In the aftermath of a historical confrontation along the Chinese-Indian border, Chinese President Xi Jinping and Indian Prime Minister Narendra Modi, appear to be caught between nationalist sentiments and a desire for peace.
On Wednesday, Modi said in a televised address that India did not want to fight but was ready to do so if necessary.
“I would like to assure the country that the sacrifice of our soldiers will not be in vain,” he said. “The sovereignty and integrity of India is supreme, and nobody can stop us in defending that. India wants peace,” he continued, “but if provoked India is capable of giving a befitting reply.”
A brawl between Indian and Chinese troops broke out on Tuesday morning in the Galwan Region along the China-India border in the Himalayas, often referred to as the Line of Actual Control (LAC), which resulted in at least 20 deaths and more casualties.
According to a senior Indian government official, the clash ensued after Indian Colonel Santosh Babu dismantled and set fire to a Chinese tent. “The Chinese had not removed the tent despite it being agreed to in the military-level talks,” the official told Indian news outlet The Hindu on Wednesday.
This started a fight which lasted about an hour until Chinese reinforcements arrived with “iron clubs hidden behind their backs.”
“The jawans fought with bare hands and took on the Chinese, no gun shot was fired,” he added in reference to the agreed code of conduct at the border which prohibits either side from the use of firearms.
Since the incident, both Chinese and Indian officials have traded blame over which side provoked the conflict.
On Wednesday, Chinese Foreign Minister Wang Yi spoke on the phone with Indian Minister of External Affairs Subrahmanyam Jaishankar, where he accused Indian troops of having crossed the border and breaching earlier agreements for de-escalation.
He also said that Indian soldiers had been provocative and attacked Chinese troops who were in the area only to liaise.
“India must not misjudge the current situation and must not underestimate China’s firm will to safeguard territorial sovereignty,” he stated.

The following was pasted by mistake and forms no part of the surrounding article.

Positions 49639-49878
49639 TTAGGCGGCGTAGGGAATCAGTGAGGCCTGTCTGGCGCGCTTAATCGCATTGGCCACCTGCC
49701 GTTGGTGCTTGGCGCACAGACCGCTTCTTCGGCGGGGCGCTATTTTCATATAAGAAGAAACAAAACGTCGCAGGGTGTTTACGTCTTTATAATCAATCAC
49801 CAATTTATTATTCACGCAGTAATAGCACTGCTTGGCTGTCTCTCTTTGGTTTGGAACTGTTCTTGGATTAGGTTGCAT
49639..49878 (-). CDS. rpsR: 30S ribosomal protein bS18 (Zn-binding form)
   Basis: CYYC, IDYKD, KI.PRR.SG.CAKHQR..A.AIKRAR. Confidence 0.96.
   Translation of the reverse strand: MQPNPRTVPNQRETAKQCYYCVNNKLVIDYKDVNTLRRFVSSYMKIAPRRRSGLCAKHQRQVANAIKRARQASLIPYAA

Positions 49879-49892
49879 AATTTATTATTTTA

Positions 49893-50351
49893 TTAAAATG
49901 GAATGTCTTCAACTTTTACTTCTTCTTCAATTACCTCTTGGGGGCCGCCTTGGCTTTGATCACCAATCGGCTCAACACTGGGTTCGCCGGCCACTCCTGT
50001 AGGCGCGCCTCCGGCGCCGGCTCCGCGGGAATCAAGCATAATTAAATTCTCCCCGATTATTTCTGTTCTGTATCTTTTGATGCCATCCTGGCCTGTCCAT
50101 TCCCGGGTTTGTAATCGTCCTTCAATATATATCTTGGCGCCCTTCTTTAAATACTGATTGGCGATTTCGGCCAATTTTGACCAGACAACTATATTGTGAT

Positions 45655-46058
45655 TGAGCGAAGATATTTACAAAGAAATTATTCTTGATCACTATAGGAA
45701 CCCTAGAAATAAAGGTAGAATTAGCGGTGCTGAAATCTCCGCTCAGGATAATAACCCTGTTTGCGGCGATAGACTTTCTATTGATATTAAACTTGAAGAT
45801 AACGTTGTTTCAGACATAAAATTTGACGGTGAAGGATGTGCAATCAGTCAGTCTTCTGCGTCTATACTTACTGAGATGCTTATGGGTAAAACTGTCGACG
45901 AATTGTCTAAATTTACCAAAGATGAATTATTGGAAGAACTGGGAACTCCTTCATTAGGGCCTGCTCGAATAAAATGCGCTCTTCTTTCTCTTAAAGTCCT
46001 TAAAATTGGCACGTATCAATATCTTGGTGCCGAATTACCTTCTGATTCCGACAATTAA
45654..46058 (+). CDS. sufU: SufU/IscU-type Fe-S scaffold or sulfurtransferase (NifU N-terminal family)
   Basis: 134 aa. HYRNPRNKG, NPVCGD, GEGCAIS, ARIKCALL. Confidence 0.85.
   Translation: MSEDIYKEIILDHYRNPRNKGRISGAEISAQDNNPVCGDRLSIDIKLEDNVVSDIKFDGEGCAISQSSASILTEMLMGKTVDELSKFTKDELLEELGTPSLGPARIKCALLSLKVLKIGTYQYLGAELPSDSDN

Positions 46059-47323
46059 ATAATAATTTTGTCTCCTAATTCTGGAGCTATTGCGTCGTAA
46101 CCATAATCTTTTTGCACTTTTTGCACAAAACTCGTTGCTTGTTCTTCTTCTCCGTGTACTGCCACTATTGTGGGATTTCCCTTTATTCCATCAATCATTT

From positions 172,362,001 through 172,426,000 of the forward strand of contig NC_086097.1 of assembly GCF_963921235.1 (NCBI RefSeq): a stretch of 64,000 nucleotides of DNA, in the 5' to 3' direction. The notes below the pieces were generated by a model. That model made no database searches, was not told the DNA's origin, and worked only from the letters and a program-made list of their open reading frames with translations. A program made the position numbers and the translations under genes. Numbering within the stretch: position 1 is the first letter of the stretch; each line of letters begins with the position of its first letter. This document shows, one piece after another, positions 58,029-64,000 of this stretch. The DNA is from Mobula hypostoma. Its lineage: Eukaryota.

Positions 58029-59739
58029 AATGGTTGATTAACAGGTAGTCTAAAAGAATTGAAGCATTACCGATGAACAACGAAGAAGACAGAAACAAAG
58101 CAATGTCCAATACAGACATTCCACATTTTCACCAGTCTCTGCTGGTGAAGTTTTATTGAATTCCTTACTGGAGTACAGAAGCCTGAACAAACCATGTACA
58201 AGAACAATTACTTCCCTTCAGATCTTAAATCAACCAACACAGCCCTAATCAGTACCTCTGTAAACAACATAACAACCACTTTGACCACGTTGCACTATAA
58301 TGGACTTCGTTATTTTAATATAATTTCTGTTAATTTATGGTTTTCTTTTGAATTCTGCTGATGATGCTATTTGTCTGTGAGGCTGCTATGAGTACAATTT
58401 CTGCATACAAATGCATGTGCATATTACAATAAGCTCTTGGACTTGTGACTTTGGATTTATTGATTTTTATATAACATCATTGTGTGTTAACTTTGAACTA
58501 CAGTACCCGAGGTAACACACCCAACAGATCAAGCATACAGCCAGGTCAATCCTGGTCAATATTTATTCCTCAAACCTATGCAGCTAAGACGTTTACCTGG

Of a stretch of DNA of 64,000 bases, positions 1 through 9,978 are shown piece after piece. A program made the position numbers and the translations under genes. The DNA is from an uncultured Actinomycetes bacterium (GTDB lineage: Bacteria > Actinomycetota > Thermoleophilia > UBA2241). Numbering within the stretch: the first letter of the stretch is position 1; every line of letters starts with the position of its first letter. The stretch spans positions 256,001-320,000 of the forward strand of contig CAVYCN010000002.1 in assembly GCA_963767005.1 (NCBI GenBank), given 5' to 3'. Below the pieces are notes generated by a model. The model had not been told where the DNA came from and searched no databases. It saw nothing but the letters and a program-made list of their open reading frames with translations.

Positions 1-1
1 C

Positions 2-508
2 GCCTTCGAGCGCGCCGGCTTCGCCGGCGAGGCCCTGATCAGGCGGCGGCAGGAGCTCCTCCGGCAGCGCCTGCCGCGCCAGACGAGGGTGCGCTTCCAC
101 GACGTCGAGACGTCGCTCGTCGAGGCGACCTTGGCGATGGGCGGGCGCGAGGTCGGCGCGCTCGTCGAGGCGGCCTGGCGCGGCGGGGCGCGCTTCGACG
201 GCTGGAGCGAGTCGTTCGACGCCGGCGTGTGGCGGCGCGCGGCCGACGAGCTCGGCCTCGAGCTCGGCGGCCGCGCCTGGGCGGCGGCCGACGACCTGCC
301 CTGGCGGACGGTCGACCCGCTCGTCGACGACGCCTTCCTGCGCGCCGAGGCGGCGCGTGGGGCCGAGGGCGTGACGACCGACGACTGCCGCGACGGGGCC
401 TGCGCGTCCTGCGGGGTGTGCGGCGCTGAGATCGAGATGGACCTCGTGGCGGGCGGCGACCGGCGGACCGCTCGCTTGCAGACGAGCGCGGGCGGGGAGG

However, Wang’s statements severely contradict those released by the Indian side.
“The Chinese side took premeditated and planned action that was directly responsible for the resulting violence and casualties,” said Jaishankar in his phone conversation with Wang, according to a statement released by the Indian Ministry of External Affairs.
Jaishankar expressed India’s opposition against the conflict “in the strongest terms,” saying that the incident could have a “serious impact” on the nations’ relationship.
Other spokespeople from the Indian side maintained that their troops had remained “within the Indian side of the LAC.”
Indian military officers also reported that Indian soldiers went to liaise with Chinese troops about disengagement but were attacked by soldiers armed with clubs, stones and iron rods.
However, Wang and Jaishankar still conveyed intent to resolve their tensions through dialogue, agreeing to handle the situation in a “responsible manner” and not escalate tensions any further.
China and India have been disputing this border over the last 45 years, but recent escalations mark the deadliest conflict in decades with representatives from both sides failing to agree on who caused it.
However, neither Beijing or New Delhi is in a position to encourage further tensions with many believing that the pandemic has left both countries too weak to consider war at this moment.
At a private webinar on Wednesday in Hong Kong, DBS Bank’s Executive Director and Chief China Economist Chris Leung stated that he did not believe a war between the two nuclear-powered nations was likely.
Citing concerns about the mountainous Himalayan landscape at the border, he said that even though China and India have disputed the border for “many, many years,” they have never went to war because “the cost of war at 8,000 meters (26246.72 feet) high is just impossible.”
“It will likely become a nonevent very soon,” he added.
Indian analysts also expressed doubts over the likeliness of war.
“Whatever India might want to do it’s not in a position to do,” said Bharat Karnad, a professor of security studies at the Center for Policy Research at New Delhi, citing India’s economic and health crisis caused by the coronavirus.
“The Modi government is in a difficult position,” he said. “This is bound to escalate … [but] we are not prepared for this kind of escalation.”
Despite this, Indian citizens have reacted strongly to news of the conflict.
“Why is [Modi] hiding?” tweeted Rahul Gandhi, one of India’s most prominent opposition leaders. “Enough is enough. We need to know what has happened. How dare China kill our soldiers? How dare they take our land?”
The Times of India also wrote in a recent editorial that the “gloves are off.”
“With the Galwan valley clash, China pushed too hard. India must push back.”
They also advocated for sanctions against Chinese imports, saying “Beijing can’t kill our soldiers at the border and expect to benefit from our huge market.”
In contrast, Chinese state media has remained tight-lipped about the incident, only releasing several sparse reports.
Chinese Foreign Ministry representative Zhao Lijian was asked on Wednesday about Indian media reports that China had suffered 43 casualties in the conflict. In response, he stated that he had no information to offer and sidestepped related questions on four separate occasions.
The editor-in-chief of state owned newspaper The Global Times Hu Xijin, took to Twitter to seemingly taunt India, saying that 17 soldiers died because of the “seriously flawed” Indian army. He also responded to angry reactions from the Indian public saying that they “[need] to stay sober.”
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